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“A Pleasant Little Game of Money-Making”: Ireland and the “New Smuggling,” 1939–45

From: Éire-Ireland
Volume 49, Issues 1 & 2, Spring/Summer 2014
pp. 44-68 | 10.1353/eir.2014.0003

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Smuggling is an enduringly romanticized crime. In the popular imagination it connotes guile, pluck, anxiety, and the breathlessness of narrow evasion. Battles between smugglers and officials, as portrayed in movies like Whisky Galore! (1949), form an archetype of modern film and literature. And yet, in keeping with the clandestine nature of the activity, the history of smuggling tends to be recounted via the yarn rather than the written record. On the other hand, the history of the prevention of smuggling is amply documented in official correspondence among police, politicians, customs officers, and others in the state bureaucracy.1 The challenge for the historian, then, is to reconcile the myth-busting sobriety of official sources with the popular spirit of folkloric romance found in oral accounts of smuggling.

This essay examines cross-border smuggling in Ireland during the Second World War through analysis of archival sources and oral history.2 In doing so, it contributes to the colorful historiography of the black market during this conflict. In the tightly controlled war economies of the early 1940s, a range of actors sought to satisfy consumer demand through the illegal economy. Official histories written after the war downplayed the prevalence of such criminality in favor of heroic narratives of national struggle.3 Recent studies, however, have reappraised these narratives by emphasizing the significant role of wartime black markets and the “spivs” and smugglers who populated them.4

Attempting to quantify smuggling is a foolhardy exercise, for the “dark figure” of unreported and unrecorded incidents of such a clandestine crime must account for the greater part of the true volume of such activity. For that reason historians of smuggling have generally focused on the political economy of smuggling, exploring its role and meaning in the construction and undermining of different states and empires across time.5 This article is no exception. Despite the downplaying of smuggling in politico-centric histories of Irish partition,6 cross-border criminal activity is an integral part of the history of Irish state-building in the twentieth century.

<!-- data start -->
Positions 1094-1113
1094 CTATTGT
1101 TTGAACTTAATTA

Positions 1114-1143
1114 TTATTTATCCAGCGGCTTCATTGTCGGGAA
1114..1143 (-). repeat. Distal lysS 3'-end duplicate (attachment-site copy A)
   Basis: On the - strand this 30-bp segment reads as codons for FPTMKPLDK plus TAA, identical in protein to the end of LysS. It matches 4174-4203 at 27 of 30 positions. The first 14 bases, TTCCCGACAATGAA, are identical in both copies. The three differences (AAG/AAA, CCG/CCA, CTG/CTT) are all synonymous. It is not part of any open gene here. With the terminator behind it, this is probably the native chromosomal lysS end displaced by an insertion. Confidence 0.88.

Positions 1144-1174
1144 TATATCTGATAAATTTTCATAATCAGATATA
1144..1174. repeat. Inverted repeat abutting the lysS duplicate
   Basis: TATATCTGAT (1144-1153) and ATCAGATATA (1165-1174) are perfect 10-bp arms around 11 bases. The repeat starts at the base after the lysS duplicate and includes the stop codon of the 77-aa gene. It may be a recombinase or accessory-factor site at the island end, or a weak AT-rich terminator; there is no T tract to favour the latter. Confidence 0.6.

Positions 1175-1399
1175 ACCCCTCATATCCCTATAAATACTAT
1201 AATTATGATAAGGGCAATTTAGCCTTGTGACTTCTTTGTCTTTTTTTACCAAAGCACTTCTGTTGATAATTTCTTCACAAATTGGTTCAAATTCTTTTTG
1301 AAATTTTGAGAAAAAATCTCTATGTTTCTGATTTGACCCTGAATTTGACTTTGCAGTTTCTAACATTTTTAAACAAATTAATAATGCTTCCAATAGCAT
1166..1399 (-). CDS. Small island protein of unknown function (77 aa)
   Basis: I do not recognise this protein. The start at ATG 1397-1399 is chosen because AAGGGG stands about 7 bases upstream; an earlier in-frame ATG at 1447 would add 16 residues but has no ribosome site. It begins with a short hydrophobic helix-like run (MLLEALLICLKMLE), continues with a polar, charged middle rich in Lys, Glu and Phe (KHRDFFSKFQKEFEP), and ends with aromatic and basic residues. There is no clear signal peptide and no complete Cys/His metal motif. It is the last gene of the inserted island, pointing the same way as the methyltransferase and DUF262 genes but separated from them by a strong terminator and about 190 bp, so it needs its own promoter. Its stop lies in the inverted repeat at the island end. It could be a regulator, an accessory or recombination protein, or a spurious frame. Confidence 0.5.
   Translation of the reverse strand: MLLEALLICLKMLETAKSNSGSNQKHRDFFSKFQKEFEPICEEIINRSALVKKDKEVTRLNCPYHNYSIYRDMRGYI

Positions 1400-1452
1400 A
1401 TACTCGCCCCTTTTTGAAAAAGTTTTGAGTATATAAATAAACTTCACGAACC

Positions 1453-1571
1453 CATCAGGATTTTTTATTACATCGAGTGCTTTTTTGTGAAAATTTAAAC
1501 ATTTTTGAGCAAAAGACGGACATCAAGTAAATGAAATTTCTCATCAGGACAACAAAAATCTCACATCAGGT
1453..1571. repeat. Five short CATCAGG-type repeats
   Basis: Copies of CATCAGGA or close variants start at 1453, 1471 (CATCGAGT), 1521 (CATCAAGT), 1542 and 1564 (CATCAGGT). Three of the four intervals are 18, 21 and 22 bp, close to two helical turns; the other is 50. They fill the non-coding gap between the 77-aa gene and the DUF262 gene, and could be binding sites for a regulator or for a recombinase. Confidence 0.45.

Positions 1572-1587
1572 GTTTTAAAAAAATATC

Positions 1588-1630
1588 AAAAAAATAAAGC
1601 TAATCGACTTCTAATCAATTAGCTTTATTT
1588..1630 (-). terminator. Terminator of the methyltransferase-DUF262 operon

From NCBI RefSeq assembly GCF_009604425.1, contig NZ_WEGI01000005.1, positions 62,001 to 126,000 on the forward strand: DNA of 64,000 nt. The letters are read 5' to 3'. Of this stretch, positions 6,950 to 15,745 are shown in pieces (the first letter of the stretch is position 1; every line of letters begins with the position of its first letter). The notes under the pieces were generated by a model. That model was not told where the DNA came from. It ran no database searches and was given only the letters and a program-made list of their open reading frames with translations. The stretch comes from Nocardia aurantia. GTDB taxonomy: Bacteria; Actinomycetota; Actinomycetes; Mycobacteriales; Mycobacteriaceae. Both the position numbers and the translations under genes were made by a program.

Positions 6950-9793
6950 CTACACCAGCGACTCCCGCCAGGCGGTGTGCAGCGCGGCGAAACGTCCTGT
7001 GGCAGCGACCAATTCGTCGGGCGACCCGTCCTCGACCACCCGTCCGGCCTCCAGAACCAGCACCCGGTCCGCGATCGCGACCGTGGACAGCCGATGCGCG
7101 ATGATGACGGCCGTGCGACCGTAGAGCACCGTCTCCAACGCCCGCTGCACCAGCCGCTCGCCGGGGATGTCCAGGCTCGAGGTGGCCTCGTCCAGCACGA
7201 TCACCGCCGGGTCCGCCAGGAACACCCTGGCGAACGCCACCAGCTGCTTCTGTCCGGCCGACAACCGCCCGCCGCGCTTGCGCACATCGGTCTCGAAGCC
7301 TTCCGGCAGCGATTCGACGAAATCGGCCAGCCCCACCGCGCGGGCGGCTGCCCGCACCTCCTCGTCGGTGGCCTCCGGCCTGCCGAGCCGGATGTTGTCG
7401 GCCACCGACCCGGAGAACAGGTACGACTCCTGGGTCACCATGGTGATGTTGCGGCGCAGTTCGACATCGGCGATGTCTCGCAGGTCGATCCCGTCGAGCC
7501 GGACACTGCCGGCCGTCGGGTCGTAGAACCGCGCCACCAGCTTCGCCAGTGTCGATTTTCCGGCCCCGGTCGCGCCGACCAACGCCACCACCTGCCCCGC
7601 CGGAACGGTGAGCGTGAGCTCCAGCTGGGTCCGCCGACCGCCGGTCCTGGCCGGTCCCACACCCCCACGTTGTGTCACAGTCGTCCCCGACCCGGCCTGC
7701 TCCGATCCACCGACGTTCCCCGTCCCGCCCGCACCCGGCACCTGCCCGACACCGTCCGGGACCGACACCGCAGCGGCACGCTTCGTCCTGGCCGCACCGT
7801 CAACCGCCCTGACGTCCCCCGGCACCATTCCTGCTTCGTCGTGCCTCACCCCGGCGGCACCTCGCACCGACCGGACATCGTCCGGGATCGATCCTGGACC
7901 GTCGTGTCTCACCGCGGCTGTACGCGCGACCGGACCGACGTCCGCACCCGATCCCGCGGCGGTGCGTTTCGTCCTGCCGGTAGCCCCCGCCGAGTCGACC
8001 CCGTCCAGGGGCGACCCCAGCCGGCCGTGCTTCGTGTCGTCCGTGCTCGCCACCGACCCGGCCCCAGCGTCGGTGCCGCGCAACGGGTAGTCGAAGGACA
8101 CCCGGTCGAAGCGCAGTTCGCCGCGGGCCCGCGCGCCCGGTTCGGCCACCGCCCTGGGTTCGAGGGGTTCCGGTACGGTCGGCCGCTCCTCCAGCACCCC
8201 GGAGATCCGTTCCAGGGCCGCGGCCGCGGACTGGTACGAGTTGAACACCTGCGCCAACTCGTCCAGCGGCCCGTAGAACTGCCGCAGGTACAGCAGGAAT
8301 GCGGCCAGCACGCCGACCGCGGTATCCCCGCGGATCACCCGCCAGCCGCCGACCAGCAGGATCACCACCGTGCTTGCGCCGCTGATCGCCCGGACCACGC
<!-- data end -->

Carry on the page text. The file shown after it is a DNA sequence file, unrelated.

Ireland’s Border Region in the 1930s

In 1920 the Government of Ireland Act established the new territory of Northern Ireland, thus creating Ireland’s border region: an extensive land frontier that spans nine of the island’s thirty-two counties. Early political disputes over partition were soon accompanied by economic opportunity. In the 1930s prices in the Irish Free State and Northern Ireland diverged considerably, leading to the development of the illegal cattle-smuggling trade.7 Northern Ireland Minister of Agriculture Basil Brooke commented in 1935 that the “monotonous regularity of seizures” indicated that “the smugglers are succeeding.” Whereas just under 7,000 cattle were seized in 1931, the onset of the Anglo-Irish Economic War in 1932 saw this figure increase to 33,000 before rising to 50,000 in 1933 and 80,000 in 1934.8

Throughout the Economic War all-Ireland trade relations were marked by the lack of a conciliatory attitude, hardened by the sideline status of Northern Ireland government ministers during the Anglo- Irish coal-cattle pacts between 1935 and 1937.9 Northern Ireland assumed greater prominence in the Anglo-Irish Trade Agreement talks of April 1938, after which senior civil servants came close to agreeing to a substantial degree of cross-border collaboration in order to prevent smuggling in the event of war. Economic relations between the two territories were seriously undermined a few months later, though, when Northern Ireland’s ministers reacted negatively to Taoiseach Eamon de Valera’s outline of a federal solution to partition in a London Evening Standard interview of October 1938.10 As the proverbial storm clouds gathered over Europe, a mini-tempest was raging between Dublin and Belfast, ensuring that the border remained a hotly contested economic and political frontier.

It was disparity in supply rather than price that drove wartime cross-border smuggling. Following the outbreak of war, separate rationing schemes were introduced on either side of the border, leading to demand for items more readily available in one territory than the other: hungry northerners lapped up butter, bacon, eggs, sausages, ham, beef, and jellies, while soap, wireless batteries, candles, white bread, paraffin oil, sugar, cycle...

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